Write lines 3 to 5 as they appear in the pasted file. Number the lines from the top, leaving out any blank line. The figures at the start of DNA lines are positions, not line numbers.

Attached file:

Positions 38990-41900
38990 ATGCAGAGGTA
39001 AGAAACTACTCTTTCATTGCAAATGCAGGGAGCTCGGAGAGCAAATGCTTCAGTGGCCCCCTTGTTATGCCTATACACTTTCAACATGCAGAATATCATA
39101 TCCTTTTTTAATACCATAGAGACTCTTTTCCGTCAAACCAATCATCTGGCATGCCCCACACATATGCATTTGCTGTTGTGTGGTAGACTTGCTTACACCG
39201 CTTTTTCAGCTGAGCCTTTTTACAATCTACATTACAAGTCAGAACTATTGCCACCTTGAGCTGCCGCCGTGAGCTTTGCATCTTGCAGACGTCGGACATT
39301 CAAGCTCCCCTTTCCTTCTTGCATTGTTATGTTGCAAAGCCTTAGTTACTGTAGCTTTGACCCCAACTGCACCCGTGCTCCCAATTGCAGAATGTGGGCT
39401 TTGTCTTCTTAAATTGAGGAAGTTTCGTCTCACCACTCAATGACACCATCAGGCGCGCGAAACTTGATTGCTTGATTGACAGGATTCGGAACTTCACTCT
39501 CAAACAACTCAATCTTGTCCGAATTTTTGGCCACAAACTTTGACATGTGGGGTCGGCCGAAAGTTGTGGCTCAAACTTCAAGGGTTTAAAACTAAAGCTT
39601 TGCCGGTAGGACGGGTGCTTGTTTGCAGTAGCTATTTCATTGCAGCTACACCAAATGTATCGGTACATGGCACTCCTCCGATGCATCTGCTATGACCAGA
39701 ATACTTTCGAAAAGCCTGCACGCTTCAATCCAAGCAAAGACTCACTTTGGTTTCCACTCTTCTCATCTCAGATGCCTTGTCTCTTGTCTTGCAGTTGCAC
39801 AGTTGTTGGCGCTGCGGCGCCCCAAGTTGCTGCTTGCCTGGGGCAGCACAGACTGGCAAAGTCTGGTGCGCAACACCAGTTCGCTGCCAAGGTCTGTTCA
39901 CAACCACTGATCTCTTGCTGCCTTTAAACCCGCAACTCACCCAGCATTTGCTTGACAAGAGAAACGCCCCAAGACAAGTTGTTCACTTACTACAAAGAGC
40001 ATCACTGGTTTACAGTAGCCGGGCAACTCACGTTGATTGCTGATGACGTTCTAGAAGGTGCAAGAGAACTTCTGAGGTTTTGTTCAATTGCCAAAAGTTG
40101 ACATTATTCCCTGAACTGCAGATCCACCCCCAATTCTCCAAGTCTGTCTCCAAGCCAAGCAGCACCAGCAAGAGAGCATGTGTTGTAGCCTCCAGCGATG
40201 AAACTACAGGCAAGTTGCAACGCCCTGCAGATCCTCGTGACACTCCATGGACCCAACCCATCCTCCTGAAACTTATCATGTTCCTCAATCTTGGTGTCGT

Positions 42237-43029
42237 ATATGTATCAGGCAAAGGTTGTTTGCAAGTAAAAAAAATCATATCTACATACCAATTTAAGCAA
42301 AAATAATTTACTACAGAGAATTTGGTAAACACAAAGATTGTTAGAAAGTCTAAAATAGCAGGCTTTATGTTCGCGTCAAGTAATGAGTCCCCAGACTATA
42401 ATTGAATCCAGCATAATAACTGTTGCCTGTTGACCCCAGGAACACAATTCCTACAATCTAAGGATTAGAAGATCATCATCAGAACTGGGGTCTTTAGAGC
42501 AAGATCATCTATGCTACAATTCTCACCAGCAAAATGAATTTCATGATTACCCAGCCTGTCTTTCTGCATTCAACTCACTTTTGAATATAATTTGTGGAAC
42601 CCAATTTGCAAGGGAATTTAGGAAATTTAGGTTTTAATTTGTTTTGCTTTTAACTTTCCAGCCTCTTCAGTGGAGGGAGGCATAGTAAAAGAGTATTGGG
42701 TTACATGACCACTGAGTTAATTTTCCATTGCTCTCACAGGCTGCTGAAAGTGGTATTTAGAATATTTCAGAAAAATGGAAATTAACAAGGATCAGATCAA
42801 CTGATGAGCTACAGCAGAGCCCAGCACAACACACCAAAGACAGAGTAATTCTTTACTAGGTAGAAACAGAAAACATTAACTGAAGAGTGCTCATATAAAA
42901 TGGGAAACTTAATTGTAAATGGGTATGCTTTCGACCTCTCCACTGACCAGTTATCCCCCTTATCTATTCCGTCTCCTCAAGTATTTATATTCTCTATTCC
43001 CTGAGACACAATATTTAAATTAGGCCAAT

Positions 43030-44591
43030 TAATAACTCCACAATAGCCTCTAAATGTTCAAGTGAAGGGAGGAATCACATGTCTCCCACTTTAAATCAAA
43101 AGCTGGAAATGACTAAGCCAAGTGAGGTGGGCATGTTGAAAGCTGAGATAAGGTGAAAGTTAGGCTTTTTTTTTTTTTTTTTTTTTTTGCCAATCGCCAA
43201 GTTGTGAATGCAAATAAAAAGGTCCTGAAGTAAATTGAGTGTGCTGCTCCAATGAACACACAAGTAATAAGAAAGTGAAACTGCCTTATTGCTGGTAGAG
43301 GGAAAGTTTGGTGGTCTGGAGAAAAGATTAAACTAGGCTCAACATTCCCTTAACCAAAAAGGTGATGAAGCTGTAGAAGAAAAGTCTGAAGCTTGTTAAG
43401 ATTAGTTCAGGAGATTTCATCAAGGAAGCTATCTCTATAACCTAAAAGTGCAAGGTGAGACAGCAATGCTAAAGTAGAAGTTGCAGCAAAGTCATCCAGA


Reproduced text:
39001 AGAAACTACTCTTTCATTGCAAATGCAGGGAGCTCGGAGAGCAAATGCTTCAGTGGCCCCCTTGTTATGCCTATACACTTTCAACATGCAGAATATCATA
39101 TCCTTTTTTAATACCATAGAGACTCTTTTCCGTCAAACCAATCATCTGGCATGCCCCACACATATGCATTTGCTGTTGTGTGGTAGACTTGCTTACACCG
39201 CTTTTTCAGCTGAGCCTTTTTACAATCTACATTACAAGTCAGAACTATTGCCACCTTGAGCTGCCGCCGTGAGCTTTGCATCTTGCAGACGTCGGACATT